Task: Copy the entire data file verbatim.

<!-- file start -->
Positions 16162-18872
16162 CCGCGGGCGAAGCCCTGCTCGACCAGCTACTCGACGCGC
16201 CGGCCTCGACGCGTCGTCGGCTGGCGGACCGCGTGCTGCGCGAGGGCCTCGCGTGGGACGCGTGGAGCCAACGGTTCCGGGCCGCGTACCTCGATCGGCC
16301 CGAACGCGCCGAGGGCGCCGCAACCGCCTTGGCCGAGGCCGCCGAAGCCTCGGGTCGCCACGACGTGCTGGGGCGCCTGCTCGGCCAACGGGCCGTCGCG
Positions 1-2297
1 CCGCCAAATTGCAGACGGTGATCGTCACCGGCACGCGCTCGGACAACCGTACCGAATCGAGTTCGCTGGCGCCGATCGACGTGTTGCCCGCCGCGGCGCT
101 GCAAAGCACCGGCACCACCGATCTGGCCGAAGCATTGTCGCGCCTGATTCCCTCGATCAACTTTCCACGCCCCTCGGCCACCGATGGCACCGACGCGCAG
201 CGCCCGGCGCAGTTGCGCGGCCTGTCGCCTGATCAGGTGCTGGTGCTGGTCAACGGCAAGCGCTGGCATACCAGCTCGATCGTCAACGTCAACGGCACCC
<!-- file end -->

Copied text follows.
Positions 16162-18872
16162 CCGCGGGCGAAGCCCTGCTCGACCAGCTACTCGACGCGC
16201 CGGCCTCGACGCGTCGTCGGCTGGCGGACCGCGTGCTGCGCGAGGGCCTCGCGTGGGACGCGTGGAGCCAACGGTTCCGGGCCGCGTACCTCGATCGGCC
16301 CGAACGCGCCGAGGGCGCCGCAACCGCCTTGGCCGAGGCCGCCGAAGCCTCGGGTCGCCACGACGTGCTGGGGCGCCTGCTCGGCCAACGGGCCGTCGCG
Positions 1-2297
1 CCGCCAAATTGCAGACGGTGATCGTCACCGGCACGCGCTCGGACAACCGTACCGAATCGAGTTCGCTGGCGCCGATCGACGTGTTGCCCGCCGCGGCGCT
101 GCAAAGCACCGGCACCACCGATCTGGCCGAAGCATTGTCGCGCCTGATTCCCTCGATCAACTTTCCACGCCCCTCGGCCACCGATGGCACCGACGCGCAG
201 CGCCCGGCGCAGTTGCGCGGCCTGTCGCCTGATCAGGTGCTGGTGCTGGTCAACGGCAAGCGCTGGCATACCAGCTCGATCGTCAACGTCAACGGCACCC